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It's a Beautiful Day in the Neighborhood

09.01.16 | From Pastor's Desk | by Tom Hausch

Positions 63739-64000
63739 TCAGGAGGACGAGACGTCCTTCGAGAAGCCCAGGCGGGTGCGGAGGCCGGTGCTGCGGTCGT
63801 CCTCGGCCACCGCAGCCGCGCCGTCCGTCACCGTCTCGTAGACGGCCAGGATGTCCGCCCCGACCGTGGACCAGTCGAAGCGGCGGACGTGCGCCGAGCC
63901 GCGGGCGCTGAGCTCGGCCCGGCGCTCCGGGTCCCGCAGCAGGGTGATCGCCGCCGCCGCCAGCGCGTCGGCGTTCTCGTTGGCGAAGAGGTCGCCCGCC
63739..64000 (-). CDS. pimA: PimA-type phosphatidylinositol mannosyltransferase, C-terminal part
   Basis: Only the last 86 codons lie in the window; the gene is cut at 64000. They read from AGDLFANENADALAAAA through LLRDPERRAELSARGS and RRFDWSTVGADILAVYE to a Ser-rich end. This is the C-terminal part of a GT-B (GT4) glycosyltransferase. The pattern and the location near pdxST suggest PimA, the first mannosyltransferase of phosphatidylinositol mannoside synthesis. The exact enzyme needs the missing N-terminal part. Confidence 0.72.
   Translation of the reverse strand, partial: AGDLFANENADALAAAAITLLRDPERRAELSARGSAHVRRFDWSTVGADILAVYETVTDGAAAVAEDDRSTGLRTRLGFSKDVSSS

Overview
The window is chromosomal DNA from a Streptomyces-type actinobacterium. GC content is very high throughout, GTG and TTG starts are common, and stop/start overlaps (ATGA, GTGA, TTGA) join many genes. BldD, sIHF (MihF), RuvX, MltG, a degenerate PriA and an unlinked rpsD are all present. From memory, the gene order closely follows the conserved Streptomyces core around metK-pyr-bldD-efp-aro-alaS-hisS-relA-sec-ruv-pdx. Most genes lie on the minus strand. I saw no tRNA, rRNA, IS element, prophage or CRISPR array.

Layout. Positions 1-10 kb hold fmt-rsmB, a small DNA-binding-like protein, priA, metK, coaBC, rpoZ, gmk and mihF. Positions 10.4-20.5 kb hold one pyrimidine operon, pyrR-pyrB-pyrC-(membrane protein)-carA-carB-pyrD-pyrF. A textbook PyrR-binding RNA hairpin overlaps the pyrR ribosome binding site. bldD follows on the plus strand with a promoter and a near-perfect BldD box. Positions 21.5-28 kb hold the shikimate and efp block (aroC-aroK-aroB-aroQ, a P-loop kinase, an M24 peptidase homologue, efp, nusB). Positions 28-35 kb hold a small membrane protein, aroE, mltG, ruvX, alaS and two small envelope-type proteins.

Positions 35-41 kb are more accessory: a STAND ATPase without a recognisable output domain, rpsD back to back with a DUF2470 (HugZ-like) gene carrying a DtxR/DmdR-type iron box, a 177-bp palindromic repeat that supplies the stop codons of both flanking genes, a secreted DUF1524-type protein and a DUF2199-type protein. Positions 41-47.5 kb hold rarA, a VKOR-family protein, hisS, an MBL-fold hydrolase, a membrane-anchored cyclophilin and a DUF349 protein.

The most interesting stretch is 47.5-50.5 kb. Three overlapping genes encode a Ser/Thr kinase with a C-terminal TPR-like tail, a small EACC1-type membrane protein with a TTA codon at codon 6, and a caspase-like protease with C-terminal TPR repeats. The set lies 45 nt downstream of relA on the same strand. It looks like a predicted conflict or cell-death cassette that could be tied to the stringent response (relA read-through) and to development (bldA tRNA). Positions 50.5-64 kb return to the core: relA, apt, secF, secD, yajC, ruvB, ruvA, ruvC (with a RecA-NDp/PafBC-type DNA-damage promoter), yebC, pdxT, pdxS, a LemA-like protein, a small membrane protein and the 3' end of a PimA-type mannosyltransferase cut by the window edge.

Many of you remember Mr. Rogers and his children’s program. If you don’t, it might be a great idea to google “Mr. Rogers” and see how well he related to little children. I bring up the point because we were the sixth family that moved into our subdivision 22 years ago. I welcomed everyone. Joe and I were all four officers when the subdivision began. There are 64 homes in our subdivision and people have come and gone over the last 22 years and Joe and I and our wives are still the only original pioneers that are still here. At the beginning I so excited when someone would check out the lots. I would tell them of the great plans that we had for our little development. We planned a two acre park with a swimming pool and BBQ for all to use. We added pressurized irrigation water for our lawns and gardens. It was almost like my “ministry” to the neighborhood. I knew everyone by name. I knew their kids. I knew their church background and had a sense of how they responded to my sharing my faith with them. That has all changed to a great degree. I said earlier that Joe and I are the only originals. People have come and gone. Some of the homes have had 5 or 6 owners and I don’t know many of the 64 neighbors that now live here. I guess that’s okay because at the same time (22 years ago) I was kind of alone as a pastor. I really didn’t have a church. Now church responsibilities have far out weighted my commitment to my neighborhood. But it does frustrate me. So….. what do I do about it? This is my partial solution and I am certainly open to your suggestions. I can’t connect with all the new people that move into our neighborhood. But I can connect with those who are closest to our home. A month ago we had new neighbors move in across the street. They are renting. We invited them over for the 4th of July. Their religious background is quite different than ours, but we have connected in the most positive way. Sharing in conversation, food, gifts, and so forth. Another new neighbor moved in yesterday. They bought a house behind our house. I’ve been watching for them. Their house closed several months ago and they weren’t able to move in until last night. I met Scott in the backyard and asked him if he would like some sweet corn. He said that would be great but we’ll have to eat it raw. We have nothing in the house except a foam mattress. Our belongings arrive in two days. I said I will take care of that and I went back to our house and put some pots and pans together and a bunch of vegetables from the garden and started to head over to Scott and Carol’s new home. Silas, our grandson, said: “Grandpa, where are you going?” I told him I was going to bring some stuff to the new neighbors. I said all their stuff was in a moving van. I said come with me and bring a jar of pickles and asparagus. He was reluctant at first and I explained how hard it would be to be in a new town, in an empty house with no one around you that you know. Silas was a real gentleman. He introduced himself to our new neighbors and said he was glad that they moved into Stan’s house. The reality is that meeting new people is hard for me at times. Some of you may find that hard to believe. It was never hard for my dad. There were no strangers in my dad’s life. He could always find some connection with a new acquaintance. It does take initiative. I continue to work at it. It doesn’t come as naturally to me as it comes to some people, but when I reach out and take the risk, I usually feel that it was a good thing to do. It was dark when Silas and I walked back across our yard. We couldn’t see very well and so he took my hand. He said: “Grandpa, that was neat!” And I said: “What?” He said: “meeting the new neighbors and giving them stuff.” I didn’t know what to say. Pastor Tom